L. BUSH: President Bush and the United States Congress are investing more money in education.

PHILLIPS: In contrast to the 2000 presidential race, she has emerged as a powerful ally in her husband's bid for reelection, campaigning solo across the country and raising more than $5 million to date.

GERHART: Laura Bush is key to her husband's reelection efforts. Women are much more likely to support Democratic candidates than men are, and Laura Bush is the figure who stands there and says to the American people, I'm a strong woman too. I may be quiet, but I'm independent.

PHILLIPS: She has also taken on one of the most controversial issues of the campaign, defending the limits her husband has imposed on federally funded embryonic stem cell research in contrast to another first lady.

L. BUSH: The president's policy makes it possible for researchers to explore the potential of stem cells while respecting the ethical and moral implications associated with this research.

HEYMAN: Certainly in this election, we've seen more and more of Mrs. Bush being used strategically by the administration on the campaign trail. She's somebody who presents an image that is not off putting to those who are to the left of Mr. Bush in terms of his policies and his core beliefs.

PHILLIPS: But after almost four years as first lady, America is just getting to know the one-time librarian from Midland, Texas. Showing her lighter side, Laura Bush appeared on "The Tonight Show" with Jay Leno. When asked if she had gambled or watched a Chippendale show in Las Vegas, she was quick with a joke.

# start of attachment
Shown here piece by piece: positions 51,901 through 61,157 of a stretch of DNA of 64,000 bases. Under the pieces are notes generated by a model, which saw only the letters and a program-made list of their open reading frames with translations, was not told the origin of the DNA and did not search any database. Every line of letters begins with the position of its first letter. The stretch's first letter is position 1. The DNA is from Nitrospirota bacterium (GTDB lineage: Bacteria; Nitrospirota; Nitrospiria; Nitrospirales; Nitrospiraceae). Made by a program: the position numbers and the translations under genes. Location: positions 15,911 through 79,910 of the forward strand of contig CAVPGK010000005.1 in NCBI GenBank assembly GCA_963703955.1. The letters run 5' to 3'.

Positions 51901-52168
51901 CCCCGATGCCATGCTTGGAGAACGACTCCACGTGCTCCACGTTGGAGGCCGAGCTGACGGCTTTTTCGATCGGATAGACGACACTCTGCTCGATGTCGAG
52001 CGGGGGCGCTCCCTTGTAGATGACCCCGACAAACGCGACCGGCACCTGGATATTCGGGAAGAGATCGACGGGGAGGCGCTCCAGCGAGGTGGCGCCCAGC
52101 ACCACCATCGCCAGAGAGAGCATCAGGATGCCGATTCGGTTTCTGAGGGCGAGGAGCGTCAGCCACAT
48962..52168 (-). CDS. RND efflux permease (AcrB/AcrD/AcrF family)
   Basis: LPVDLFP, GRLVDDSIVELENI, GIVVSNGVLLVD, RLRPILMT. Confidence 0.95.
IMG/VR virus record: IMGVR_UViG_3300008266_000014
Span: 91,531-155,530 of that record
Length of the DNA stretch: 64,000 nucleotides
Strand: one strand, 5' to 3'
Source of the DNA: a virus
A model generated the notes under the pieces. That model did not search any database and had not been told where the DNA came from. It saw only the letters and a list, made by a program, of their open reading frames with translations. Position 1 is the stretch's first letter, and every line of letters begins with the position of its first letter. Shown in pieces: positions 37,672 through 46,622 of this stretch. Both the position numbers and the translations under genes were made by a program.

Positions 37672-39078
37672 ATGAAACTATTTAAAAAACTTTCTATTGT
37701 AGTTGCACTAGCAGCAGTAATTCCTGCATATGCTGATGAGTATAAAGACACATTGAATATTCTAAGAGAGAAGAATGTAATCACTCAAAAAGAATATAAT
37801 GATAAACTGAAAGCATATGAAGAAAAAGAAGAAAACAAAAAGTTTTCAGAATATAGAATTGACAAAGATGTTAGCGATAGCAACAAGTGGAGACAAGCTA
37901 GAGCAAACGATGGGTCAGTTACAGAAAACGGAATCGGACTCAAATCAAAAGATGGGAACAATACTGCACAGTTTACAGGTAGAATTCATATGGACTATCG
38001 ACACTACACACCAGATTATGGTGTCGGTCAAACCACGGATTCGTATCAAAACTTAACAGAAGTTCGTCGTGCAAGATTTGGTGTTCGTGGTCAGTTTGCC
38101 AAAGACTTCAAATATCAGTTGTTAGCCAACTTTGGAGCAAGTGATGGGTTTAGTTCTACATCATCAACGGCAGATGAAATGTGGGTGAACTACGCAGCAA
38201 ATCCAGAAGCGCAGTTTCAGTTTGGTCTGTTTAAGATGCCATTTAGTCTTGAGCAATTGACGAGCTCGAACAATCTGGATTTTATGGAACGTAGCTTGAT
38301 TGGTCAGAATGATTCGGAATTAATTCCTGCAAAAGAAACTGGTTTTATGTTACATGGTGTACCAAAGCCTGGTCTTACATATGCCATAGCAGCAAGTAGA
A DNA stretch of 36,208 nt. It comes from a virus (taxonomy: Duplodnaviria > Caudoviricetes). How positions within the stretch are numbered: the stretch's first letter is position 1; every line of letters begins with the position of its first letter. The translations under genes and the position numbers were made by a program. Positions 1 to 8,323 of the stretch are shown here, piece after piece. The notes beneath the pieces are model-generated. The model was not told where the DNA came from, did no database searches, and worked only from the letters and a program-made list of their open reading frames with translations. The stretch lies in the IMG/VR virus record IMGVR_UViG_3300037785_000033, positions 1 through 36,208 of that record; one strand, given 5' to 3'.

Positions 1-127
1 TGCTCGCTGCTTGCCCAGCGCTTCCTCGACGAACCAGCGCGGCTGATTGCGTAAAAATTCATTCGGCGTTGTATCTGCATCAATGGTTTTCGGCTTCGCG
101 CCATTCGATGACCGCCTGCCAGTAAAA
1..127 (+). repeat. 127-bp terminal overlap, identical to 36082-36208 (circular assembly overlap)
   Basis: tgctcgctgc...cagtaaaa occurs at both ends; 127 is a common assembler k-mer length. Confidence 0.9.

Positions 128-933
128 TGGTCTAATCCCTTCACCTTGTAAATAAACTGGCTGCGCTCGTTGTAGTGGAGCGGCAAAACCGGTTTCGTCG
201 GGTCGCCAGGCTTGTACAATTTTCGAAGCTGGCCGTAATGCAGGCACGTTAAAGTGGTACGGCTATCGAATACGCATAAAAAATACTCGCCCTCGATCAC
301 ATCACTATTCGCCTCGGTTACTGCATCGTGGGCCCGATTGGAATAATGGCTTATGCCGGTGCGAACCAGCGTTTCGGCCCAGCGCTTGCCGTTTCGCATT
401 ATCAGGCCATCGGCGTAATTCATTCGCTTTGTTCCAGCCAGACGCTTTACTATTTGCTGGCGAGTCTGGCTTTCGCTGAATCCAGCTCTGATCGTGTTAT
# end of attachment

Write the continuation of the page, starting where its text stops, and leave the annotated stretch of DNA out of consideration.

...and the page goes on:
L. BUSH: Jay, what happens in Vegas stays in Vegas.


PHILLIPS: Though she appears more comfortable in public, the 57- year-old first lady is an admitted introvert whose favorite past time is simply reading. Her reluctant life in politics began with a little fanfare, with a blind date 27 years ago.

L. BUSH: What I liked about George when I first met him was I liked his personality. I liked that he gave me a lot of energy because of the energy of his personality.

GEORGE W. BUSH, PRESIDENT OF THE UNITED STATES: I saw an elegant, beautiful woman who turned out not only to be elegant and beautiful, but very smart and willing to put up with my rough edges, and I must confess has smoothed them off over time.

L. BUSH: Not all of them.


PHILLIPS: Far from the nation's capitol in a simple time, Laura Welch Bush was raised as an only child. The Welches lived in the small west Texas oil town of Midland. Her father built houses while her mother kept the company books and the home, 2500 Humble Street.